One of the little known facts about diabetes is that many people have no signs or symptoms.

Symptoms of diabetes can be so mild that you might not even notice them.

Five million people in the United States alone have type 2 diabetes and do not know it!

Could you or someone you care about have diabetes or pre-diabetes right now without realizing it?

The answer is: absolutely.

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Here is what to look for as possible symptoms of diabetes:

  • increased thirst

  • increased hunger

  • fatigue

  • increased urination, especially at night

  • weight loss

  • blurred vision

  • sores that do not heal

Sometimes people have symptoms but do not suspect diabetes. Because of this, they delay scheduling a checkup because they do not feel sick.

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Unfortunately, this is why so many people do not find out they have the disease until they have diabetes complications, such as blurry vision or heart problems. It is important to find out early if you have diabetes because treatment can prevent damage to the body.

Should I be tested for diabetes?

If you are 45 years old or older, you need to get tested for diabetes, even if you do not have any of the risk factors listed below. It’s that simple.

If you are younger than 45 and have one or more risk factors (see below), you should also get tested.

To get tested for diabetes, simple ask your doctor for a fasting blood glucose test. The results of this blood test will tell your doctor how much glucose is in your blood. Your doctor may ask you to have the test twice.

Even if your blood glucose level is normal and you have no risk factors, if you are over 45, you may need to remind your doctor to check your blood glucose again in 3 years.

If you have at least one of the risk factors below, have your blood checked more frequently.

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What does it mean to be at risk for type 2 diabetes?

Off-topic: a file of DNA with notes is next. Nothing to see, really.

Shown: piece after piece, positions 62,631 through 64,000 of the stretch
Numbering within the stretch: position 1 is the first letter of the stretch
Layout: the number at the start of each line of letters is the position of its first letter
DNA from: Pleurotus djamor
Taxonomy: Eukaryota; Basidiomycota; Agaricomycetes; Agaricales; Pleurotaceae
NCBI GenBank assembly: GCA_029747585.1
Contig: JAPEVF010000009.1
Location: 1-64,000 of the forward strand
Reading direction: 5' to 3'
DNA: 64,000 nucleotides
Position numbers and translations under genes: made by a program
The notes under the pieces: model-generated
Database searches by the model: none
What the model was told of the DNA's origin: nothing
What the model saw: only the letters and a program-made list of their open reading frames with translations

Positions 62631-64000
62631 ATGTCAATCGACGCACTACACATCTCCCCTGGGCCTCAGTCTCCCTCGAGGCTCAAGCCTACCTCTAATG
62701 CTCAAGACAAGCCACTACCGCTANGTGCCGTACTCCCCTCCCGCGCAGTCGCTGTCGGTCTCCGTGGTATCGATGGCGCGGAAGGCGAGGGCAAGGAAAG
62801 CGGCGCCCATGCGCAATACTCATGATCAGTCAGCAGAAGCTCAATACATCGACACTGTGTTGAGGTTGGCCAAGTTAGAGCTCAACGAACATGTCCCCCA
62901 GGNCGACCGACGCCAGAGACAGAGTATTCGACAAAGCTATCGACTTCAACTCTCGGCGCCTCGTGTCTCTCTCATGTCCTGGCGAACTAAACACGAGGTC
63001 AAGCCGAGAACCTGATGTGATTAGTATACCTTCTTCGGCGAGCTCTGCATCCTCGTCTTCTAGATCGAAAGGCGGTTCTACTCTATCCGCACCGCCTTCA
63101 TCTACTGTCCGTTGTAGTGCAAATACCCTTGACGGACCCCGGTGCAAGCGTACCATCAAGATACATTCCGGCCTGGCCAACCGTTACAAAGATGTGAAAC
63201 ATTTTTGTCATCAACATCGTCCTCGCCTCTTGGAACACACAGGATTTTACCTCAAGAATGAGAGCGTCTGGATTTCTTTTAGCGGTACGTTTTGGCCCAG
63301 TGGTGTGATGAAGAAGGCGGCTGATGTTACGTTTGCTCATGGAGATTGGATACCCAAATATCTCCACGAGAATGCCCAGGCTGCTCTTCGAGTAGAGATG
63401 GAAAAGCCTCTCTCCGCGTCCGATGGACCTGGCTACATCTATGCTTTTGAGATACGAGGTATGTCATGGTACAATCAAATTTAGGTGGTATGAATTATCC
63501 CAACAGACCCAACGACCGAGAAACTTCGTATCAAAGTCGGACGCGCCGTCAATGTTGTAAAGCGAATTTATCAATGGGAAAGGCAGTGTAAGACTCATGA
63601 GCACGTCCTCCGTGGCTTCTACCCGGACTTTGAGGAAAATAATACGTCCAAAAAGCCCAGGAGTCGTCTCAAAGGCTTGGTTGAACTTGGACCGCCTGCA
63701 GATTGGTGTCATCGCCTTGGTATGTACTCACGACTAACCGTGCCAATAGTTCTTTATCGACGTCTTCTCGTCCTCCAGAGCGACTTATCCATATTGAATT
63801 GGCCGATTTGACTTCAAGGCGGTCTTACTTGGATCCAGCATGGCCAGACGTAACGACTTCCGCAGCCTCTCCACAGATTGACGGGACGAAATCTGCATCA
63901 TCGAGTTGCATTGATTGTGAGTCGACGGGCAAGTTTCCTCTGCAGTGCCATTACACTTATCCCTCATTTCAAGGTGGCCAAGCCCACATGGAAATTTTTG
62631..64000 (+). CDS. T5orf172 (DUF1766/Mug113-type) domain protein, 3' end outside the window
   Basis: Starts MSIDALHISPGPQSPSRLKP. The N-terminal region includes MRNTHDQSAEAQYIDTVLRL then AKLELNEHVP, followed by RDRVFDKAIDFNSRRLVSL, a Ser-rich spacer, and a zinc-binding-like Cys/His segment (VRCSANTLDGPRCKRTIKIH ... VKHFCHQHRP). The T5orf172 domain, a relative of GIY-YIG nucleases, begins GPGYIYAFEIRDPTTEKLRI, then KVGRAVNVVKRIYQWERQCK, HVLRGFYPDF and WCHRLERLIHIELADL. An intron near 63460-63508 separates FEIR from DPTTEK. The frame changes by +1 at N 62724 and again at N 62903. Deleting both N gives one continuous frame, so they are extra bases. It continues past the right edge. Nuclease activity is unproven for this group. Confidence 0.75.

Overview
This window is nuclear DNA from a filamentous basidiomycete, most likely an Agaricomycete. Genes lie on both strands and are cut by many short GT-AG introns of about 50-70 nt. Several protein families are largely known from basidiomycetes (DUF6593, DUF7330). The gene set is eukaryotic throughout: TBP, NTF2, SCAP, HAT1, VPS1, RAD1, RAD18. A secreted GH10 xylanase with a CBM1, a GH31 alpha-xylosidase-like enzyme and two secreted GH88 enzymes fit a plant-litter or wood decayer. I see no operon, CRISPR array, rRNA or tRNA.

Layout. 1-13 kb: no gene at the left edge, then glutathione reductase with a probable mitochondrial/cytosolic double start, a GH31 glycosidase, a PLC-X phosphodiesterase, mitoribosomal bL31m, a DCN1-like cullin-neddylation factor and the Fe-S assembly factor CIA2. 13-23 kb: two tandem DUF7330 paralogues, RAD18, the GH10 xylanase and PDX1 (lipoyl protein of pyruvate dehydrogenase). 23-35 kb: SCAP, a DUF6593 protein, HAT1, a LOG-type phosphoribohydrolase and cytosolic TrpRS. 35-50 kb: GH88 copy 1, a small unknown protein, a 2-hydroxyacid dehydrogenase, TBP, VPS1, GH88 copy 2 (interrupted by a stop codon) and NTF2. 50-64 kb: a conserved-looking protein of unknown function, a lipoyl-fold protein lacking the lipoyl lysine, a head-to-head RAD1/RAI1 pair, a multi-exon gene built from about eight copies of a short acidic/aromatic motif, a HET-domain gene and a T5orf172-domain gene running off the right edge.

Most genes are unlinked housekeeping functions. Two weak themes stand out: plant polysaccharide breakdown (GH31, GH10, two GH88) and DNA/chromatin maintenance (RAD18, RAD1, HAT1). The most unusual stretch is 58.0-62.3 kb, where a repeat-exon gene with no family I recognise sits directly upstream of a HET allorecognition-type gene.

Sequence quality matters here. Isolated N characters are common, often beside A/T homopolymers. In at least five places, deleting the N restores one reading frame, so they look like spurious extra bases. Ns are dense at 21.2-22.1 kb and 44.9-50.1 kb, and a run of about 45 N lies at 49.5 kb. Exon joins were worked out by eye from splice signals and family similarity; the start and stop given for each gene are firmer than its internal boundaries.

You are more likely to get type 2 diabetes if you are age 45 or older, are overweight, are inactive, or have high blood pressure or high cholesterol.

You are also at high risk if diabetes runs in your family or if you are African American, American Indian, Asian American, Hispanic, or Pacific Islander.

However, you can take steps to reduce your risk of developing diabetes!

What are the risk factors for developing type 2 diabetes?

To find out your risk for type 2 diabetes, check each item that applies to you:

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Diabetes Symptoms Checklist

I have a parent, brother, or sister with diabetes.
My family background is African American, American Indian, Asian American, Hispanic, or Pacific Islander.
I have had gestational diabetes or I gave birth to at least one baby weighing 9 pounds or more.
I have been told that my blood glucose is higher than normal but not high enough to be diagnosed with diabetes. In other words, I have impaired glucose tolerance or an impaired fasting glucose level.
I am overweight. My weight is at least 20 percent higher than it should be for my height. (See the body mass index table.)
I am fairly inactive. I exercise fewer than three times a week.
My blood pressure is 140/90 or higher, or I have been told that I have high blood pressure.
My cholesterol levels are not normal. My LDL cholesterol is higher than 100; my HDL cholesterol (“good” cholesterol) is 35 or lower; or my triglyceride level is 250 or higher.

If you checked one or more boxes, then you are at risk for type 2 diabetes.

If you checked more than three boxes, your chances of getting diabetes are high.

It is important to lower your risk by working on the factors under your control.